The harrowing story of a woman who escaped famine and terror in North Korea, not once but twice.
‘A gripping, suspenseful and cathartic memoir that tells a story of pain and perseverance and makes the moral case for asylum.’ David Lammy MP
North Korea is an open-air prison from which there is no escape. Only a handful of men and women have succeeded.
Jihyun Park is one of these rare survivors. Twice she left the land of the ‘socialist miracle’ to flee famine and dictatorship.
By the age of 29 she had already witnessed a lifetime of suffering. Family members had died of starvation; her brother was beaten nearly to death by soldiers. Even smiling and laughing was discouraged.
The first time she ran, she was forced abandon her father on his deathbed – crossing the border under a hail of bullets. In China she was sold to a farmer, with whom she had a son, before being denounced and forcibly returned to North Korea.
Six months later guards abandoned her, injured, outside a prison camp. She recovered and returned China to seek her son, now six, before attempting to navigate the long, hard road through the Gobi Desert and into Mongolia.
Clear-eyed and resolute, Jihyun’s extraordinary story reveals a Korea far removed from the talk of nuclear weapons and economic sanctions. She remains sanguine despite the hardship. Recalling life’s tiny pleasures even at her darkest moments, she manages to instill her tale with incredible grace and humanity.
Beautifully written with South Korean compatriot Seh-lynn Chai, this compelling book offers a stark lesson in determination, and ultimately in the importance of asylum.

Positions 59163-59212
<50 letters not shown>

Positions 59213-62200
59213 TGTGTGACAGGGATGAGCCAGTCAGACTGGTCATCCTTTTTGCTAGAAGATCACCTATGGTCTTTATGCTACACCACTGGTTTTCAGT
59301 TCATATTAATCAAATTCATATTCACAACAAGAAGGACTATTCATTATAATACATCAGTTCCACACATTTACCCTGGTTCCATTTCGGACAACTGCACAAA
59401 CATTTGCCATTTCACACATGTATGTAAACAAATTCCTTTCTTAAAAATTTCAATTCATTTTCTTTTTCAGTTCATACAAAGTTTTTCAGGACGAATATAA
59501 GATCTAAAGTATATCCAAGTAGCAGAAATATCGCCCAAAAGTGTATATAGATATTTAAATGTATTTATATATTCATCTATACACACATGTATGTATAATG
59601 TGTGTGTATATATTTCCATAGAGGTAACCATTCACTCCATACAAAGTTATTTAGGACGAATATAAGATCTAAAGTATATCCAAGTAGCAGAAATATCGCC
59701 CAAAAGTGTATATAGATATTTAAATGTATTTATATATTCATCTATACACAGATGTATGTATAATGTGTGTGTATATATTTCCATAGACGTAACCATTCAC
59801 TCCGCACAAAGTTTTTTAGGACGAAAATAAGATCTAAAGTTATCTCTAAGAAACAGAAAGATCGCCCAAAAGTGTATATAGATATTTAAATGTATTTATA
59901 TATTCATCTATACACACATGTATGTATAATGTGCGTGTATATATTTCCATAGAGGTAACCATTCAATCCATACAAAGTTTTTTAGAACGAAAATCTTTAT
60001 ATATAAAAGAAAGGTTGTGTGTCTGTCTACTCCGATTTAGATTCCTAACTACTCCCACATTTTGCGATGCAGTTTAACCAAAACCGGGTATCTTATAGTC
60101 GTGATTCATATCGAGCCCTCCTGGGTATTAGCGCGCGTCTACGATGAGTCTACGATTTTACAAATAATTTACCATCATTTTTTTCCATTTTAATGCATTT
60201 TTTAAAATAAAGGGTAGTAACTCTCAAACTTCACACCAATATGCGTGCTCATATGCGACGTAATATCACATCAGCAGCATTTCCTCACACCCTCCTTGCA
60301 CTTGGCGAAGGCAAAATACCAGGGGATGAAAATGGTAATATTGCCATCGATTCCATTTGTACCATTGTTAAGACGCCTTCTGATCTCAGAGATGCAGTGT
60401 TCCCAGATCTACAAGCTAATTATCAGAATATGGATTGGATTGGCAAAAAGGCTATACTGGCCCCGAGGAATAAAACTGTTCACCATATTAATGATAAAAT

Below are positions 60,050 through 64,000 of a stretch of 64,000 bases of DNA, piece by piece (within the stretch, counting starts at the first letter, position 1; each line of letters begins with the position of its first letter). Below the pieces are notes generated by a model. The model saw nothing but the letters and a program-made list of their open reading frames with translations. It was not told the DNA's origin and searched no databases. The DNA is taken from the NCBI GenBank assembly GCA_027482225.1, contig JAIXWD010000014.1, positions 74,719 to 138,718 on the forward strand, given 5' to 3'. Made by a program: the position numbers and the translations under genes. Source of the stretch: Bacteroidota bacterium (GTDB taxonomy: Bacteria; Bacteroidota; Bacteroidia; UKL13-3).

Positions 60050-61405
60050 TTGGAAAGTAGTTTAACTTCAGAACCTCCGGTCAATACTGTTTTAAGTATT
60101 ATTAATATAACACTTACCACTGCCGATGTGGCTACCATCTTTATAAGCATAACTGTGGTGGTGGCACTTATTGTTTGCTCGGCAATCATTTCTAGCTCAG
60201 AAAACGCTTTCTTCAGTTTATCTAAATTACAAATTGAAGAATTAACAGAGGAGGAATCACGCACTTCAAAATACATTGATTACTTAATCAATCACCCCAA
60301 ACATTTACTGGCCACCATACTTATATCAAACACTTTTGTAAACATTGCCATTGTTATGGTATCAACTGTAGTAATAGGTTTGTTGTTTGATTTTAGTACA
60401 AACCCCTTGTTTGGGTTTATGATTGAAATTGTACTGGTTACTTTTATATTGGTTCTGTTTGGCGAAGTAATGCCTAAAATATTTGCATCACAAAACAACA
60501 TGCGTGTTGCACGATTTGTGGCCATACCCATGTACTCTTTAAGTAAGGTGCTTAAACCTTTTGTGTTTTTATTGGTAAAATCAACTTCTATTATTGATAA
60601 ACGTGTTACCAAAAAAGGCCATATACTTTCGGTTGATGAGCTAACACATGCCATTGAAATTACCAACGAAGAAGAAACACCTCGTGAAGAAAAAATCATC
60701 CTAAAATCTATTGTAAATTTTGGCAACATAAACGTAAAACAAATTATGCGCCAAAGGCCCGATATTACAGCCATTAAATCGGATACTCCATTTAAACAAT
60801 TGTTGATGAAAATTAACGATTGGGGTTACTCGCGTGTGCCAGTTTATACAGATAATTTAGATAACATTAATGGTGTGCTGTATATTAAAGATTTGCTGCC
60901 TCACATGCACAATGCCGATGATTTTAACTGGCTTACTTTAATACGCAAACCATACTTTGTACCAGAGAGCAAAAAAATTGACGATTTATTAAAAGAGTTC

About the author
Jihyun Park was born in Chongjin, North Korea, in 1968. She experienced acute poverty, famine, illness, and intimidation. She first escaped at the age of 29. After her second escape from North Korea, with the help of the UN, she was granted asylum seeker status in 2008 and moved to Bury, Greater Manchester, where she lives with her husband Kwang and three children. She has been outreach and project officer at the European Alliance for Human Rights in North Korea and is a human rights activist.
Seh-Lynn Chai is South Korean. She divides her time between London, where she lives with her family, and Seoul, where her parents reside. She has a Bachelor’s and a Master’s degree in French Literature from L’Université Paris-Sorbonne (Paris IV) and an MBA from Columbia Business School. After a career in finance at JP Morgan, she is now an active campaigner for peace on the Korean Peninsula and for human rights and has served on the Korean government’s Peaceful Unification Advisory Council.